090717 Hurricane Irma: Lesson from last storm has town expanding social media reach
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Pawleys police are regular Twitter users.

Hurricane Irma: Lesson from last storm has town expanding social media reach

By Charles Swenson
Coastal Observer

Along with checking the forecast and ordering a U-Haul to evacuate Town Hall, the Pawleys Island administrator brushed up on his social media skills this week as Hurricane Irma made its way across the Atlantic as a Category 5 storm.

“One thing we will do differently is the message we convey over social media,” Administrator Ryan Fabbri said. “If we have to close the causeways, we’re going to be crystal clear about the method of getting back on.”

The island was closed to residents and property owners for 36 hours after Hurricane Matthew passed over the Waccamaw Neck last October. Town officials wanted to give emergency workers time to clear hazards such as downed power lines and leaking propane tanks.

Whether Irma, which the National Weather Service expects to bring at least tropical storm conditions to the state early next week, or another storm, the town will improve its communications with owners and residents, Fabbri said. “We kind of got caught off guard last year. We underestimated the importance of that,” he said.

Calls to Town Hall about Hurricane Irma increased on Wednesday after Gov. Henry McMaster declared a state of emergency. Although the National Hurricane Center said there was still disagreement among forecasters about the track of the storm, the declaration initiates a coordinated response from state agencies.

In Georgetown County, the emergency operations center was not activated, but it began sharing Facebook posts with storm-related information.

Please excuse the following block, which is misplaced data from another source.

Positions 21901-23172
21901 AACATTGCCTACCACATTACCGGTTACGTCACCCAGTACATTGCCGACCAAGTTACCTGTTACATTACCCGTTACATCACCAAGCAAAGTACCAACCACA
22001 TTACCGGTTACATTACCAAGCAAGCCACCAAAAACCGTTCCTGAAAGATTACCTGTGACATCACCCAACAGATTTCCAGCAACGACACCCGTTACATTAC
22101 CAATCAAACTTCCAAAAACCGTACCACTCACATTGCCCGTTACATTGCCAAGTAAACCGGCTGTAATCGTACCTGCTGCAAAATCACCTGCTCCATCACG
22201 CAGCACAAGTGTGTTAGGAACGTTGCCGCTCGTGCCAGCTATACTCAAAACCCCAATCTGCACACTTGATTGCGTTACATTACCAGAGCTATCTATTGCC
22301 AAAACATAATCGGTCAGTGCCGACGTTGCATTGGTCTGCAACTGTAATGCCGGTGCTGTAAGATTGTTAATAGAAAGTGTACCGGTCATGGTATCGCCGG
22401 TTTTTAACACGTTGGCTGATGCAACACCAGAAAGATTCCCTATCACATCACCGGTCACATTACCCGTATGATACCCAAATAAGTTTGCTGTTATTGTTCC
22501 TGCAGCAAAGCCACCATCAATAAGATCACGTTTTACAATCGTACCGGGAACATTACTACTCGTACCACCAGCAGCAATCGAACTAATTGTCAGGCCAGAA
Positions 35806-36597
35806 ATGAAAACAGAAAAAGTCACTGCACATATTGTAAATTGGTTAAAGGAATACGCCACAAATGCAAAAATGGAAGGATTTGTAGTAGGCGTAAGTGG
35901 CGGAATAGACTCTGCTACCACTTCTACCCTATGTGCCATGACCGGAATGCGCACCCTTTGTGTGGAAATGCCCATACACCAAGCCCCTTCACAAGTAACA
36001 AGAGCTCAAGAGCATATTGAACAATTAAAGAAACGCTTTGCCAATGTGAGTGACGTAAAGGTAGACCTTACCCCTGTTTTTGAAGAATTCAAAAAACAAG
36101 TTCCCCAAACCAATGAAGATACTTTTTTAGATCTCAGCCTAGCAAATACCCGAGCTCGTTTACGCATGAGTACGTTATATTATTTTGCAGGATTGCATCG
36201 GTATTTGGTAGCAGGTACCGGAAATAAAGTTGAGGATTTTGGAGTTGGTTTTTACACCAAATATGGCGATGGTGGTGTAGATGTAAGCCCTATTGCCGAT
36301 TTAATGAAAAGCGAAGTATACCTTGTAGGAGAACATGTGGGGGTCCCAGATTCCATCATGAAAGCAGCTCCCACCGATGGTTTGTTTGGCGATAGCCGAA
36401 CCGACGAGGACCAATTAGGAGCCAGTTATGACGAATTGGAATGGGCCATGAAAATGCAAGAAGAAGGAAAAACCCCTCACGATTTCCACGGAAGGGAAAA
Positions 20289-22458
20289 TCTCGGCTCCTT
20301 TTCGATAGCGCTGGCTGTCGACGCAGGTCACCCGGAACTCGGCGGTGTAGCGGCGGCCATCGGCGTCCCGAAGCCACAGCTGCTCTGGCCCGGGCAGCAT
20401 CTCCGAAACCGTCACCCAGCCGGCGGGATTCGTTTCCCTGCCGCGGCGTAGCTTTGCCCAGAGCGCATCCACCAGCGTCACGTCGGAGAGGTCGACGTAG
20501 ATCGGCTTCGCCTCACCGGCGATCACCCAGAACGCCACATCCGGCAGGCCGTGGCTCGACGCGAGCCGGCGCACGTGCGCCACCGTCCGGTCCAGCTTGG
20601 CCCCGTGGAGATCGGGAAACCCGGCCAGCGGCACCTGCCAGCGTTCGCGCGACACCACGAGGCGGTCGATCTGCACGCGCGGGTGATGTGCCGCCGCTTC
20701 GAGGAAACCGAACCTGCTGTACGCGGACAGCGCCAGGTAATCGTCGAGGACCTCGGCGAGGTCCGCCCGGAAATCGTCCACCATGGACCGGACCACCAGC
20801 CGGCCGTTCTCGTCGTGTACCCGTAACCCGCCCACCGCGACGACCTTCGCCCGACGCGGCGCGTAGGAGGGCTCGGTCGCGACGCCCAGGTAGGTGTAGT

One topic was sandbags. None were available yet through the county.

Pawleys Island Police also addressed the issue on Twitter, pointing out in a post that it is illegal to dig up sand from the beach to fill sandbags.

The police department Twitter account is the town’s oldest and most popular. There is also a Facebook account for the town, which repeats posts on Twitter, and an Instagram account. The posts also show up on the town’s website.

One lesson the town learned from Hurricane Matthew was that if it doesn’t provide information there are plenty of people who are willing to fill the void.

“The biggest issue is that rumors start to surface,” Fabbri said. “If hundreds of people are saying it, it becomes the truth.” Even if it isn’t true.

The first topic Georgetown County addressed in a Facebook interview with its emergency management director Sam Hodge, was when the Waccamaw River bridge will close. There is no official closing of the bridges, but it is a perennial question. On Pawleys Island, many of the requests the town got for information after Matthew were about specific houses. “People have to temper their expectations a little bit,” Fabbri said. “We were trying to get the town back up and running so people could come back in.”

The uncertain path of Irma creates an additional challenge, but the town learned from Matthew what kind of help it can expect from other agencies. Fabbri said that will make it easier for him to get information out to the public. “We’ll be more transparent about what’s going on and what the timeline’s going to be.”

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